Nintendo unveiled its new Switch game console on Friday, which works both at home and on-the-go, as it tries to offset disappointing Wii U sales and compete with Sony's big-selling PlayStation 4.
The hybrid device -- which goes on sale March 3 for $299.99 -- comes as Nintendo also dips its toe into the mobile gaming market following its big brand win after Pokemon Go's worldwide success.
At a Tokyo media briefing, the company said the console is packed full of Nintendo's "entertainment DNA", taking elements of earlier devices including the 3DS handheld and motion-sensor Wii.
Switch has a removable screen that lets players dock it at home and also use it on the go like a tablet computer with detachable controllers -- called Joy-Con -- on both sides. It uses cartridges rather than discs.
The idea is to give users a more immersive experience with realistic physical sensations matched to what is happening on-screen, the firm said.
A remote control feature means players don't always have to keep their eyes on screen while punching the air in a boxing game or getting into a gun duel.
Only eight games will be available when the system goes on sale in March including a Legend of Zelda offering. But there are some 80 more games in the pipeline, Nintendo said.
Friday's launch is "a key turning point for Nintendo's earnings and share price", Daiwa Securities said before the event.
Similar briefings are being held in Paris, London, Frankfurt and New York later on Friday.
Switch got off to an inauspicious start in October when a sneak peak at the console left gamers and analysts underwhelmed and with many unanswered questions.
Nintendo's Tokyo-listed stock dived after it released a three-minute video about the product on YouTube.
On Friday, its shares dropped 5.75% to 23,750 yen.
Switch will be crucial for Nintendo, which needs a hit product to offset the flagging fortunes of the Wii U and 3DS, as rival Sony racks up huge sales of the PS4 -- it has sold more than 50mn units globally since its debut in late 2013.
In November, Sony started selling the $400 PS4 Pro, which promises even sharper graphics than earlier versions.
Switch underscores how Nintendo tends to look at gaming as fun play while Sony's big focus has been on visuals, said gaming specialist Hirokazu Hamamura.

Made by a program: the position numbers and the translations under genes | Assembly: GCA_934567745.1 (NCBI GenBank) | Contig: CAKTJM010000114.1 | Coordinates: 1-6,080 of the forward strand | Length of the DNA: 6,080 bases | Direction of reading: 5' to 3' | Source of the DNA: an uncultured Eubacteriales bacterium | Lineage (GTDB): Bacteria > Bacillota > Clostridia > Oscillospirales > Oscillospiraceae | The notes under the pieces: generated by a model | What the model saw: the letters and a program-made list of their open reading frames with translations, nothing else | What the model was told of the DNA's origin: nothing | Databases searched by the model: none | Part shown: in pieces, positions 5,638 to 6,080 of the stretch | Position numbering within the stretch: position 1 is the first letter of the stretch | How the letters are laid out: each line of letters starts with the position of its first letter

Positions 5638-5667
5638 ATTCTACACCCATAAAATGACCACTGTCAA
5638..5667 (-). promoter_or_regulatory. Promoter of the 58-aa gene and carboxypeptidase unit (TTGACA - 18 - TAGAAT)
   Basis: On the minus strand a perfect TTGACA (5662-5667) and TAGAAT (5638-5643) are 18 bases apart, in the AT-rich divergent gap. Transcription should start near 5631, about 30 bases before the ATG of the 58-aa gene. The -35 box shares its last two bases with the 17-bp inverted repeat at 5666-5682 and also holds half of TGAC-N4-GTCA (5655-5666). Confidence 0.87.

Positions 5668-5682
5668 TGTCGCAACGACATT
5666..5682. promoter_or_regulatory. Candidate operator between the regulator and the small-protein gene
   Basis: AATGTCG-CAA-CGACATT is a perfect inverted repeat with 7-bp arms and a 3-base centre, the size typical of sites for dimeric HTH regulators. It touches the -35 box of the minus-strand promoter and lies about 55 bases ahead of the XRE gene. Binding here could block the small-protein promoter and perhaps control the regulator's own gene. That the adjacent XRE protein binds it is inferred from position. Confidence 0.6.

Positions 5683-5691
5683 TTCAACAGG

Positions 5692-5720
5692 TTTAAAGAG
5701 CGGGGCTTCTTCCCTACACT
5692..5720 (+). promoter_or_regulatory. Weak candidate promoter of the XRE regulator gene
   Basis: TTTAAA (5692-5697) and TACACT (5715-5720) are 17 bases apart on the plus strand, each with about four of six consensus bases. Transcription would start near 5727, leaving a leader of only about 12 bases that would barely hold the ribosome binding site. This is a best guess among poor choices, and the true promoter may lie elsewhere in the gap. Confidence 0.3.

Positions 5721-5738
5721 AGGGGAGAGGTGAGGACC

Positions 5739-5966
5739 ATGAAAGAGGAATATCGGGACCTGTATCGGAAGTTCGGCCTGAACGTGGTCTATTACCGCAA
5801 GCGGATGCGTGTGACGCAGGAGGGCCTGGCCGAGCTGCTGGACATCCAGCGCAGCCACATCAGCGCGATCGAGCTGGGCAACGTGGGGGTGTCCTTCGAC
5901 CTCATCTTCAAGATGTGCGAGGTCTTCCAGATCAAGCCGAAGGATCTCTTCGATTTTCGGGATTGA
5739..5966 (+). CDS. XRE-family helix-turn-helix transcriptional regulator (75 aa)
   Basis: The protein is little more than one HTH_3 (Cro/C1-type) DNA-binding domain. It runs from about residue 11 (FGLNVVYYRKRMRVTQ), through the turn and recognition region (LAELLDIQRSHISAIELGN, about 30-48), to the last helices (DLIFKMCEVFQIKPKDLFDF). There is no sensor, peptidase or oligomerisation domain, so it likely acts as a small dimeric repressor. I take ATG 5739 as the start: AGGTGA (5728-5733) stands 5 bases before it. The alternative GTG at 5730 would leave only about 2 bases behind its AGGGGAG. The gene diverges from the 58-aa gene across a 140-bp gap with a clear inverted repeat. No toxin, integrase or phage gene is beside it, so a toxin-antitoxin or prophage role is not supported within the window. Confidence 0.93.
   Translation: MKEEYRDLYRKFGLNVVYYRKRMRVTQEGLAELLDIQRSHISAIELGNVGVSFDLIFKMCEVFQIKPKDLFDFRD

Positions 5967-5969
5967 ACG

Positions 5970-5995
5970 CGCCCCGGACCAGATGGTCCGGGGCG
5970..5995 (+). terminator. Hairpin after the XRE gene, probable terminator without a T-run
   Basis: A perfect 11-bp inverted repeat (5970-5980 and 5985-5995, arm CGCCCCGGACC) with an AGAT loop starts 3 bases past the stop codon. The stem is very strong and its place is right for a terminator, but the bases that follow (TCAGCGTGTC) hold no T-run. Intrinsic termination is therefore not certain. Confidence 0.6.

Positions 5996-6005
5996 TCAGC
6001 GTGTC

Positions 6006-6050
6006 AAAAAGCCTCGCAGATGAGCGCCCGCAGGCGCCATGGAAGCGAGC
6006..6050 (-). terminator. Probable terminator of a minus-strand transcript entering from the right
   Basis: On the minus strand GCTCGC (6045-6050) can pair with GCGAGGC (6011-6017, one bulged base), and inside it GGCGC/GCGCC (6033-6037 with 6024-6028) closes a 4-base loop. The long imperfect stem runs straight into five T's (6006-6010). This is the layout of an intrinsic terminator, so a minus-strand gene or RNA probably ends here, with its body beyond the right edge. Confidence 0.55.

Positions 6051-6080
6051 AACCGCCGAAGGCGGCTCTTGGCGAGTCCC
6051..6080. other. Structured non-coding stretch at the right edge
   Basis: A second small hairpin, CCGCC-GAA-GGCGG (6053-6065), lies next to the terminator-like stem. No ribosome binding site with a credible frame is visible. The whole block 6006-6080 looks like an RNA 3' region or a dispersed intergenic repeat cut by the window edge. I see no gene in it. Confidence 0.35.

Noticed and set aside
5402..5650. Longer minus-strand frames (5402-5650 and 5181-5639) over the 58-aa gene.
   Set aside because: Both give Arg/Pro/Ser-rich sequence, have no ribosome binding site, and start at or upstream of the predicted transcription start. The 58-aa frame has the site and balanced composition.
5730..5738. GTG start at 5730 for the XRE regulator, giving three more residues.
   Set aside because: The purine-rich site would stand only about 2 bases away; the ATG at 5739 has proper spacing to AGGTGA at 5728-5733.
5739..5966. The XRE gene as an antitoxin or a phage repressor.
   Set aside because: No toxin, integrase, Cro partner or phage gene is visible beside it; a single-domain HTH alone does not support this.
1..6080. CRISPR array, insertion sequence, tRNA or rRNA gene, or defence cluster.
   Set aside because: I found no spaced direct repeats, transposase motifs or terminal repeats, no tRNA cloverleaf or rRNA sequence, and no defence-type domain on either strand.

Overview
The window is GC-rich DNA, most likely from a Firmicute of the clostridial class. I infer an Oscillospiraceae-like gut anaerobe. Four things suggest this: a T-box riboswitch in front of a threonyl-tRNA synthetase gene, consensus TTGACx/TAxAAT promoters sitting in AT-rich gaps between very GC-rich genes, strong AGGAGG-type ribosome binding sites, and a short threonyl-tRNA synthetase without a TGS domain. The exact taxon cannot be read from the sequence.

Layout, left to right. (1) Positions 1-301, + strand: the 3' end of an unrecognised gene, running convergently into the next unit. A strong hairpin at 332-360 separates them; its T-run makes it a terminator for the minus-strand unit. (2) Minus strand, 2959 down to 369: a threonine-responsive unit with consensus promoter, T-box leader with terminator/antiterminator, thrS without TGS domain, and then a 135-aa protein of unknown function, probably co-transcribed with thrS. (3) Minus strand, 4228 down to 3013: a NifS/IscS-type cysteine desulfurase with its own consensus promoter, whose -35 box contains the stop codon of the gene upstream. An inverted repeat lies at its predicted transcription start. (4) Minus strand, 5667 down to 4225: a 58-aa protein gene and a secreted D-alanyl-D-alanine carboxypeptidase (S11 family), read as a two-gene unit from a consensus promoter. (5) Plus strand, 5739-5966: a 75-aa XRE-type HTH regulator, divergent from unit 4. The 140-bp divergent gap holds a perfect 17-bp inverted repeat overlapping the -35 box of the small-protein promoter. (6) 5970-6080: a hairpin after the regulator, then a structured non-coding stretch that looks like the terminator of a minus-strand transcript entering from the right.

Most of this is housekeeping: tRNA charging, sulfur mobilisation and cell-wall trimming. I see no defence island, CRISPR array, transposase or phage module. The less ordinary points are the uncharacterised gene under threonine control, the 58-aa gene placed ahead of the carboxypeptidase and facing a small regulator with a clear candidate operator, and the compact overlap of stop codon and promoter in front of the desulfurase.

"It's a Nintendo-esque game console that shows how the company sees gaming as 'play' rather than image arts," Hamamura told AFP at the event.
After struggling to fix its weak finances, Nintendo abandoned a long-held consoles-only policy and decided to enter the smartphone game market.
Last year, the Super Mario and Donkey Kong maker released "Miitomo" -- a free-to-play and interactive game -- as it tries to compete in an industry that has increasingly gone online.
It scored another hit with the Pokemon Go app released in July, but the impact on Nintendo's profits will be limited.
The company is the creator of the Pokemon franchise but does not own the licence for the game, which was developed and distributed by US-based Niantic, a spinoff of Google.
Last month, Nintendo released the Super Mario Run game for iPhones, which topped download charts and drew more than 40mn downloads globally in the first four days after its release, according to the company.
But analysts warned its popularity could be hampered by a relatively high $10 price tag for access to the full game, since many online offerings are free.
LEAVE A COMMENT Your email address will not be published. Required fields are marked*
Japan PM agrees defence deal with Thailand
Child confirmed dead as Japan boat accident toll rises to 11
The push to remake Japan’s cherry blossom season
Famed Japan manga artist Fujiko Fujio A dies: reports
Black hair, white shoelaces: Japan school rules under fire
Japan to consider early approval for Shionogi Covid pill
Japan doubles areas under Covid-19 curbs as cases set records
Japanese students injured in stabbing during entrance exams - media
Rare snow in Tokyo blankets shrines, cancels flights